RPG - Bill of Players' Rights & Duties

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  • As far as boring stuff… we try to share the burden of boring stuff in our group, like I don't track their xp for example, I have them do it, and the same goes for scheduling games, we take turns.
    Sandra, this refers to stuff that is boring for characters (and for the player, of course).
    For instance, respecting this simple right would wipe away most of the rolls needed for doing "boring" things, such as trivial tasks and so on. :)
    Rob

  • Some boring things need to be done in order to get to awesome later.
    But I don't call for a lot of rolls.

    Anyway, I submitted my votes already for all of the categories.
    I don't mean to make the thread all about me.
  • Maybe instead of a bill of rights, we need an underlying philosophy of where the rights of players of RPGs come from. The people writing the Bill of Rights of the United States figured that God gave them to everyone white and male. From where do these supposed RPG-players rights spring?
  • Jason, I was thinking more in terms of the European labor movement, unions and syndicates; this is a list that players could present to their GMs and say "do this, or we strike, or we won't play". That's also why I care so much about the list.
  • I don't remember exactly the reason of birth of the bill for interactive fiction but I guess it's very near to the approach of Sandra.
  • So my gag should have been less George III and more Pearl Bergoff? Ronald Reagan fired all the RPG players and hired scabs who are fine with their characters getting unfairly treated.
  • Huh. Putting it all on the GM seems like a bad idea to me. I'd prefer to treat such a Rights list more the way I treat plausibility and immersion in Delve -- yeah, the GM spends the largest percentage of play performing the crucial tasks, but really it's up to everyone at the table to make the game what everyone at the table wants it to be. That includes reminding or overriding the GM if necessary. I also think, in the case where a group is playing a game that they don't yet know inside and out, a good Rights list defines the limit beyond which the group will cease to obey the rulebook or module.
  • edited June 2016
    Then the Bill of Player rights should actually be a checklist like the one Sandra wrote before in the thread, so every player can check what they want in their own checklist and then they make a unified one based on everyone's choices, discussing whatever item they didn't agreed on. This checklist should include all kinds of rights for many different types of play and perhaps even space for players to suggest their own.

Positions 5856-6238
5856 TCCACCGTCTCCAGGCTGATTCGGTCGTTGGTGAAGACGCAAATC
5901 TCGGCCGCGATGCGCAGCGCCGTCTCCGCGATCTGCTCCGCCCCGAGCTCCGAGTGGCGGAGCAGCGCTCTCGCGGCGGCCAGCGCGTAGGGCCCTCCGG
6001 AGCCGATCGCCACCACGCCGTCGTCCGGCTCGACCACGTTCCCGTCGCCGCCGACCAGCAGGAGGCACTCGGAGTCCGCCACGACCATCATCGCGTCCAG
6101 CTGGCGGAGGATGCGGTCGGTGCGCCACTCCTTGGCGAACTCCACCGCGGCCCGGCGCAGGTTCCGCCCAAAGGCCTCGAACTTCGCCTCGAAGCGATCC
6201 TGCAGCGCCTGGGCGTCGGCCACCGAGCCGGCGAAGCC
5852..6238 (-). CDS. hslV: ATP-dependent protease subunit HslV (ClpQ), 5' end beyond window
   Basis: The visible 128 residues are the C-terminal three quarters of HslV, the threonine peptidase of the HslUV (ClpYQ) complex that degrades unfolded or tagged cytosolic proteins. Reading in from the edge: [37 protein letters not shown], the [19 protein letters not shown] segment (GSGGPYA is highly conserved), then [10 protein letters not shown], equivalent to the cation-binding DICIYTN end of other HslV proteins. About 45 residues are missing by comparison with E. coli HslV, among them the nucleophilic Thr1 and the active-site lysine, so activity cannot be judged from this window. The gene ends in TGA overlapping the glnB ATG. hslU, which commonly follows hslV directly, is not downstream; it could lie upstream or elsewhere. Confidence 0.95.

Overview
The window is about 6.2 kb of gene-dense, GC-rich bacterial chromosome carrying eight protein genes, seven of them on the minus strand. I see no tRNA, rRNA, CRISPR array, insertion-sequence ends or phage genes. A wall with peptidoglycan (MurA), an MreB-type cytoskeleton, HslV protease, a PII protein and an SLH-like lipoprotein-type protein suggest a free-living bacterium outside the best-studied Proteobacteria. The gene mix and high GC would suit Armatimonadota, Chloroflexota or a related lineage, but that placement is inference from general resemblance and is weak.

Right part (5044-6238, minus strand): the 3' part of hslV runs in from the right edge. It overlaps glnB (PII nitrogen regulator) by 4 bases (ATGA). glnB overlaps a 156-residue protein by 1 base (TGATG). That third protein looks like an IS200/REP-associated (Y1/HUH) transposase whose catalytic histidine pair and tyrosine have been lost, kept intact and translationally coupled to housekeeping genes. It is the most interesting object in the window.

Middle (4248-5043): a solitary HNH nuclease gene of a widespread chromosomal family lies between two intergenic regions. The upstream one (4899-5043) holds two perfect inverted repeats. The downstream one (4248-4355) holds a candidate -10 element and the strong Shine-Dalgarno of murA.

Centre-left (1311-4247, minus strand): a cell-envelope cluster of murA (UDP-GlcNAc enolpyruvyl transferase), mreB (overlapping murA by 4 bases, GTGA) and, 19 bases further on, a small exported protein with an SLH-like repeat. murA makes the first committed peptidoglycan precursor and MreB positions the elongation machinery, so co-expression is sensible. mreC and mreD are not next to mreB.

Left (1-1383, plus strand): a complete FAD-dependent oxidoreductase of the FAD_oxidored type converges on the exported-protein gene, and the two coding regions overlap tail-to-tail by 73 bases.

• Yes, and they could have some deliberately contradictory elements

    "Players have the right to risk their character's lives" vs "Players have the right to let their characters be safe from death"

    We could finally have an open source alternative to the S-me P-ge T--l!
  • Hmm about the right to terminate the campaign without warning, well, that's actually the right of the GM anyway and it happens quite often. I mean, perhaps it's some plroblematic player that it's ruining the campaign, perhaps the interest decreased from either the player's side or the GM's side, perhaps other personal problems or lack of time may affect the GM, and sometimes things happen with a timing that doesn't even allow to give players a warning.

    So, while it feels somewhat unfair to the rest of the players, nobody can do a thing if the GM just doesn't continue the campaign, except to deal with it. No bill of rights will change that anyway.
  • There seems to me to be a distinct difference between one person in the group or all deciding to stop playing and some kind of in-game action which can end play despite the wishes of others. Of course, a game can always end if key people decide they don't want to play anymore. However, in some games character death could keep someone from playing *while they still want to* (and possibly while everyone else wants them to, as well), and that's something completely different, in my opinion.

    Given a specific case like character death, we could formulate the right thus:

    * If my character dies, I have the right to continue to be included in the game (e.g. rolling up a new character, becoming co-gm, etc).

    It would be pretty rare (but not completely unthinkable!) for a GM to be sidelined in some fashion, as well. We once started playing before the GM showed up, and had a really fun session (it turned into something like a mini-LARP). I could imagine a group doing something like that and not allowing the GM to join in even if they did arrive. (I've seen groups take a whole session to carry out prep or planning for the next stage of the campaign, which could exclude the GM for hours on end, as well.)
  • edited June 2016
    Ok, then hereby I propose the Checklist of Player Rights:

    Comunication
    ☐ To be offered clear communication both about the rules and the fiction, and the chance to ask others to repeat their input. // To expect player distraction be translated into character distraction ☐
    ☐ To be able to contribute, during all the lenght of the game, and have my contribution taken seriously. // To be guided into a particular experience without noticing the rails ☐
    ☐ To know how the game is getting on // To have a mystery atmosphere the whole session ☐
    ☐ Not to be given too many red herrings // To face real informational challenges ☐
    ☐ To be told if reasons behind a particular decision/veto are because of actual physical or psychological problems/issues/sensibilities // To expect players to keep their personal troubles to themselves and out of the table. ☐
    ☐ To find a good reason behind any kind of blocking and being able to contribute to it if I feel it's insufficient // to expect players to collaborate with their silence when they spot holes on the plot ☐
    ☐ To receive a proper feedback from the GM/group. // To not be treated as audience, but as players ☐